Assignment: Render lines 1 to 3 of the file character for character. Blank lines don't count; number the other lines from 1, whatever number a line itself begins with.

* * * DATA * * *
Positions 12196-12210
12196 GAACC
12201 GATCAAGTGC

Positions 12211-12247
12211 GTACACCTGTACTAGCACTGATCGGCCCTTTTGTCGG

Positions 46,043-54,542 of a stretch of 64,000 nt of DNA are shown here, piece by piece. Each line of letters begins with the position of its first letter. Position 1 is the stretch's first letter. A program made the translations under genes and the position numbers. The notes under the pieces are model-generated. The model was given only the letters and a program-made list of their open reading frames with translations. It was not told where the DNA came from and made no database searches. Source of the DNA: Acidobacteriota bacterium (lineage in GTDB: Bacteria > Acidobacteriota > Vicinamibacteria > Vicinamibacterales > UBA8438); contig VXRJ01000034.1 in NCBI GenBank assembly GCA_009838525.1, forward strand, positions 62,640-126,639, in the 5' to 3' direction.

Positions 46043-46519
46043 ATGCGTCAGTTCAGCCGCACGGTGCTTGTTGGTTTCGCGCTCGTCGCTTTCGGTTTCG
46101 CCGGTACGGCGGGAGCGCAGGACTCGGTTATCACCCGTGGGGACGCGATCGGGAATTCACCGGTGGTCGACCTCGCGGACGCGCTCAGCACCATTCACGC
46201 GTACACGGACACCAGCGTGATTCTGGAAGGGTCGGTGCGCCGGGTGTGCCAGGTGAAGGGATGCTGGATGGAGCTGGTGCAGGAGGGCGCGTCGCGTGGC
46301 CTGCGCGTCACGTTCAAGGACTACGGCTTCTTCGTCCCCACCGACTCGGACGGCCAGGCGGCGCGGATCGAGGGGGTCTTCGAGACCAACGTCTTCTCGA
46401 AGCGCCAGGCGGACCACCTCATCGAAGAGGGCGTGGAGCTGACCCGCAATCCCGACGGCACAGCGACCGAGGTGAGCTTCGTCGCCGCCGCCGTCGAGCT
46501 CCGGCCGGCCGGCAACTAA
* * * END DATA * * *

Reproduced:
Positions 12196-12210
12196 GAACC
12201 GATCAAGTGC